A second suspect directly involved in the Paris massacre is on the loose four days after the attacks, French officials revealed Tuesday, as German police said a third suspect in custody apparently posed as a refugee.
French officials did not identify the second fugitive. Speaking to The Associated Press, they said an analysis of the series of attacks on Nov. 13 indicated that another person directly involved was unaccounted for.
Meantime, police said they arrested an Algerian man linked to the attacks, at a refugee center in western Germany, Reuters reports.
Police say he apparently told Syrian refugees at the center that fear and terror would be spread in the French capital. Police are looking into whether he's an accomplice or a confidante of the Paris attackers, Reuters adds. At least two other suspects reportedly entered Europe through Greece posing as refugees.
Germany's top security official said a Syrian passport found with one of the Paris attackers may have been a false flag intended to make Europeans fearful of refugees, but said he could not confirm it conclusively. Interior minister Thomas de Maiziere told reporters in Berlin that it was "unusual that such a person was faithfully registered in Greece, Serbia and Croatia, even though we're usually pressing for registration to take place and lament that it isn't always done properly."
He said the multiple registrations by a person using the passport were "evidence that this was a trail that was intentionally laid, but it can't be ruled out at the moment that this was an IS terrorist who came to France...via Germany as a refugee."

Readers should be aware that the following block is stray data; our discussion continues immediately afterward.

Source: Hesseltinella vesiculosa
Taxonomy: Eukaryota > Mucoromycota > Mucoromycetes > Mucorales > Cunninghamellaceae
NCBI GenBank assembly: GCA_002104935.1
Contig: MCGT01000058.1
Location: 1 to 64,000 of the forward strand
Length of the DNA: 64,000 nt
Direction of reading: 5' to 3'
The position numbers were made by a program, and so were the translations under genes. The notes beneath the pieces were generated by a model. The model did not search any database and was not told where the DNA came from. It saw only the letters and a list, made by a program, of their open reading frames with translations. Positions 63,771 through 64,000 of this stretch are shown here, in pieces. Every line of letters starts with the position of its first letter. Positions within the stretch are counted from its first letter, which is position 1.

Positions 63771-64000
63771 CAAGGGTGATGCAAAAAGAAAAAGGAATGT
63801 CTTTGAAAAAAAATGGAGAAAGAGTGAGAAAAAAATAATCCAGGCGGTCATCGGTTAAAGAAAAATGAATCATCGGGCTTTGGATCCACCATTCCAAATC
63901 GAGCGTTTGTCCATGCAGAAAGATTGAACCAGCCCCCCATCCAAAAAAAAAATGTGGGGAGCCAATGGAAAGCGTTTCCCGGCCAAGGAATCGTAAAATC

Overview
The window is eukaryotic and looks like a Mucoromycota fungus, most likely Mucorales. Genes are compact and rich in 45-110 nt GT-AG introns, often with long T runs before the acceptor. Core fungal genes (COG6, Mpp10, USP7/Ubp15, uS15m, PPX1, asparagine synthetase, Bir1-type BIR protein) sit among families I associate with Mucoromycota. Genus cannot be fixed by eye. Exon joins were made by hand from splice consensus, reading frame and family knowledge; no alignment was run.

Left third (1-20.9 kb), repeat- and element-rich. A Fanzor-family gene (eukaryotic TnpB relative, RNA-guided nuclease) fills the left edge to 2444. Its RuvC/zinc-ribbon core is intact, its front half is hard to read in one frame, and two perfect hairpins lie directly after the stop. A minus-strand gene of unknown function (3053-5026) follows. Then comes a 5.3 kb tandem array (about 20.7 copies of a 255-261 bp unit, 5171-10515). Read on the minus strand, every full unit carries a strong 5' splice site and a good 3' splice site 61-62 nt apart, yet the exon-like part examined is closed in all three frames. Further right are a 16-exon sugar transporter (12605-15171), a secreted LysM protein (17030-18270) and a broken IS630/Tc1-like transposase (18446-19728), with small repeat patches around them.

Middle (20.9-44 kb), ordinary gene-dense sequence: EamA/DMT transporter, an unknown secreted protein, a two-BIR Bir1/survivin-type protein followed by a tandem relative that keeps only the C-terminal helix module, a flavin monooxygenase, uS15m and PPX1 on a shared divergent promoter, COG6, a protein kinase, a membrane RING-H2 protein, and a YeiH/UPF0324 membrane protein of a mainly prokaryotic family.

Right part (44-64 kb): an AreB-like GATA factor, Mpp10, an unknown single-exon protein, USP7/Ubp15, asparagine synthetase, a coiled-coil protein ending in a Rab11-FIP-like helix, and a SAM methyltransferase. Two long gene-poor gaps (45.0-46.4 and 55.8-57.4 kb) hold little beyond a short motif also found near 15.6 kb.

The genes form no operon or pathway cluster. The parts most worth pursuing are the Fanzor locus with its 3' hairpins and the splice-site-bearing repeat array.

The details emerged as the surviving brother of the first fugitive spoke to French television and begged his brother to turn himself in.
Mohamed Abdeslam said his sibling, Salah, was devout but showed no signs of being a radical Islamist. He told the French channel BFM, "Of course I call on him to turn himself over to the police. The best would be for him to give himself up so that justice can shed all the light on this."
A third brother, Brahim, was among the suicide bombers in Paris.
Mohamed Abdeslam was arrested and questioned following the attack and was released Monday. He said Salah prayed and attended a mosque occasionally but dressed in jeans and pullovers and showed no signs of being a radical.
"The best would be for him to give himself up so that justice can shed all the light on this."
Brahim and Salah had rented homes near Paris in the days before the attack, a French judicial official told The Associated Press. That official said one brother used an online rental site to book lodging at a hotel in the southeastern suburb of Alfortville Wednesday. The other brother rented a house in the northeastern suburb of Bobigny three days before the attack, according to that official.
Also Tuesday, lawyers for two other suspects admitted their clients drove to France to pick up Salah Abdeslam early Saturday.
Investigators say the Belgian men, 27-year-old Mohammed Amri and 21-year-old Hamza Attou, may have supplied some of the suicide bombs used in Friday's attacks, since ammonium nitrate, a fertilizer that can be used to make explosives, was discovered in a search of their home. Their attorneys would not comment on those accusations.